Nintendo Switch (“NX”) Built on Tegra Pascal SOC, New NVN API

By Published October 20, 2016 at 11:23 am

The Nintendo “Switch” was announced this morning, the next-generation half-portable, half-docked console. To reduce confusion, the Switch was previously referred to as the Nintendo “NX.” It is the same device.

Nintendo's new Switch is built in partnership with nVidia and leverages the Pascal architecture found in current-generation GTX 10-series GPUs. At least, based on this text from nVidia's blog: "[...] NVIDIA GPU based on the same architecture as the world’s top-performing GeForce gaming graphics cards." Tegra SOCs include ARM processors alongside the nVidia graphics solution, and also host all of the I/O lanes and memory interfaces. This is a complete system, as indicated by “system on chip.” We've asked nVidia for details on which ARM devices are used and which memory will be supported, but were told that the company is not revealing further details on Nintendo's product. We are awaiting comment from Nintendo for more information.

We do know that the Tegra SOC is accelerating gameplay with hardware-acceleration for video playback, and that nVidia and Nintendo have deployed “custom software for audio effects and rendering.” We can confidently speculate that the Switch is not functioning as the previous Shield devices have (read: not streaming to handheld from a dock), mostly because the Switch is large enough to contain all necessary render hardware within its handheld state. The Switch is also shown in the advert to be playable on planes, which most certainly do not have fast enough internet to support up/down game streaming. This is processing and rendering locally.

Interestingly, the Tegra SOC and Nintendo Switch are accompanied to market by a new API – almost assuredly a low-level API – called “NVN.” We're not yet sure how this API interfaces with existing development platforms, but we did spot The Elder Scrolls: Skyrim – Remastered in the Switch's trailer footage.

Nintendo Switch Controllers

nintendo-switch-controller-1

nintendo-switch-controller-2

Nintendo is showing three different controllers right now: (1) The detachable, smaller units that connect to the Switch directly, (2) the small controllers + a larger base platform, and (3) the rounded, more traditionally styled controllers that are demonstrated in the eSports scene of the Switch unveil.

The Switch is effectively a tablet with a docking station, bundled additionally with rails on the left and right of the tablet for socketing small controllers to the device. The controllers can be disconnected for wireless use, but we do not presently have reason to believe that those controllers are equipped with gyroscopes, potentiometers, or motion sensing capabilities.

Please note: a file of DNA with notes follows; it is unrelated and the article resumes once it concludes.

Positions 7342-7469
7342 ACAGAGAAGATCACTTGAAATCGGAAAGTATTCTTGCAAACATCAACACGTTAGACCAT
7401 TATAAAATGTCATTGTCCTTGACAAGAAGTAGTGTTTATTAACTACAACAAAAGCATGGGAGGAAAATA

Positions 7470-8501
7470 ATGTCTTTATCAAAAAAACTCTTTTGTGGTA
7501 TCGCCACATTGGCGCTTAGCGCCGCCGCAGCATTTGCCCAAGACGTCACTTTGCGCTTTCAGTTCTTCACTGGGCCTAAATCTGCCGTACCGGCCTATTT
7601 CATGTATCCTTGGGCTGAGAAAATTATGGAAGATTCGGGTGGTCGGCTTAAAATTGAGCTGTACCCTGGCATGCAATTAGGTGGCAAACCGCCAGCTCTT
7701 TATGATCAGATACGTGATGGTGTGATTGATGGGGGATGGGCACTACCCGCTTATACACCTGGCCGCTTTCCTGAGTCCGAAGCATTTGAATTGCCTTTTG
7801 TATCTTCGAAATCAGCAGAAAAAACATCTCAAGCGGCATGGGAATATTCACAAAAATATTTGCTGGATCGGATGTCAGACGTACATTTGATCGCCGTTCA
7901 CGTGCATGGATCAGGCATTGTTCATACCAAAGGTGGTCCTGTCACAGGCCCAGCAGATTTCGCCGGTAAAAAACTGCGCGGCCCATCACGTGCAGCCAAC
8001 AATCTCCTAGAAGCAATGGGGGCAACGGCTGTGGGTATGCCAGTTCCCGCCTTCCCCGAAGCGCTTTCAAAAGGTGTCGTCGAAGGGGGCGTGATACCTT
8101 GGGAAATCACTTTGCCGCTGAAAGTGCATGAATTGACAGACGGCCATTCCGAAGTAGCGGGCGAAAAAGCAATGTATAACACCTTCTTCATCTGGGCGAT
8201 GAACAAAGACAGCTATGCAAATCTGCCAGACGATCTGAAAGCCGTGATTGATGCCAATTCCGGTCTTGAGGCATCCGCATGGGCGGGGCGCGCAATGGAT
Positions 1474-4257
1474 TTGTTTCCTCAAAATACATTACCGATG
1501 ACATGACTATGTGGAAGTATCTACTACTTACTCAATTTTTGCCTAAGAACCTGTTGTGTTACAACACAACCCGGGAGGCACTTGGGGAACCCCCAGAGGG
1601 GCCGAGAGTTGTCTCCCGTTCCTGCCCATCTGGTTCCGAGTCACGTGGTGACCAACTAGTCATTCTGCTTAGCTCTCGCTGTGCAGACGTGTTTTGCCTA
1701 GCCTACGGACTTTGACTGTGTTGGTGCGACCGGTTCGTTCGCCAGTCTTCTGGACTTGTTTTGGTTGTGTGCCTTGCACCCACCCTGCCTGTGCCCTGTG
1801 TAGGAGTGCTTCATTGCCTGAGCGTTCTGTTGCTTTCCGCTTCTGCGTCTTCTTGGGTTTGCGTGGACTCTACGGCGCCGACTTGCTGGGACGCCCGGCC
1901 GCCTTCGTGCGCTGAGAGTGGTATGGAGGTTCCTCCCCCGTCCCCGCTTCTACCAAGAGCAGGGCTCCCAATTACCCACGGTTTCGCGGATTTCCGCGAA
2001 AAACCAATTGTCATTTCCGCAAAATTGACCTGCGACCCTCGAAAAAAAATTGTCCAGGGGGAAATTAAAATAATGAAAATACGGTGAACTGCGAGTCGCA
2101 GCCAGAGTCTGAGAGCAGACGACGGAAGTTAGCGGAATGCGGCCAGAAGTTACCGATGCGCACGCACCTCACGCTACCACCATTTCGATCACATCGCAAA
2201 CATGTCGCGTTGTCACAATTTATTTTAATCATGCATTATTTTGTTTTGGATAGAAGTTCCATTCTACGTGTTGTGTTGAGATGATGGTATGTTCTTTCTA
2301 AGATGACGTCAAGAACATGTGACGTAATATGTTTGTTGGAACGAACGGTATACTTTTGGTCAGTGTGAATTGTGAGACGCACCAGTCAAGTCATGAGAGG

nintendo-switch-controller-3

nintendo-switch-controller-4

nintendo-switch-controller-5

The combination controller (named "Joy-Con" controllers) appears to be a semi-portable option, using a brick to unit the two side-attached controllers centrally. We're curious if this also functions as a battery. The controller contains the same options as the traditional controller: Analog sticks, “fake” d-pad, XY/AB buttons, home and mystery button, and +/- buttons. There are L/R buttons on the separable controllers.

The rounded controller is wireless and more traditionally styled, ditching the device-attached mini-controllers that are shown in the on-the-go scenes. This rounded controller is equipped with two analog thumbsticks, a D-pad, four input buttons top-side (AB/XY), a home button, +/- button (options? volume?), and a squared input that we don't recognize. We're also positive that the controller has at least two L/R buttons, but unsure if bumpers are included.

Speaking of that eSports mention, it's a worthy side-note that Nintendo decided to show an eSports scene in its commercial unveil for the new gaming console. This may be an indication that Nintendo will begin supporting its eSports scene more directly in the future, something it doesn't presently do.

Nintendo Switch (“NX”) Games

Games are cartridge-bound, based on the trailer, though downloads are likely also supported as Nintendo has already built the platform for them (3DS, Wii U). We do not know if the cartridges are SD-based. Games shown on the Nintendo Switch within the introductory trailer are as follows:

  • Splatoon 2

  • Mario Kart 9

  • New 3D Mario

  • NBA 2k16

  • Skyrim HD

  • Breath of the Wild

It is our understanding that Skyrim's presence in the commercial was for the game's impending Remastered release, which will include higher resolution textures and some other graphical improvements and bug fixes.

We're waiting for more information from Nintendo and nVidia. The Nintendo Switch release date is March 2017.

Editorial: Steve “Lelldorianx” Burke

Last modified on October 20, 2016 at 11:23 am
Steve Burke

Steve started GamersNexus back when it was just a cool name, and now it's grown into an expansive website with an overwhelming amount of features. He recalls his first difficult decision with GN's direction: "I didn't know whether or not I wanted 'Gamers' to have a possessive apostrophe -- I mean, grammatically it should, but I didn't like it in the name. It was ugly. I also had people who were typing apostrophes into the address bar - sigh. It made sense to just leave it as 'Gamers.'"

First world problems, Steve. First world problems.

We moderate comments on a ~24~48 hour cycle. There will be some delay after submitting a comment.

Advertisement:

  VigLink badge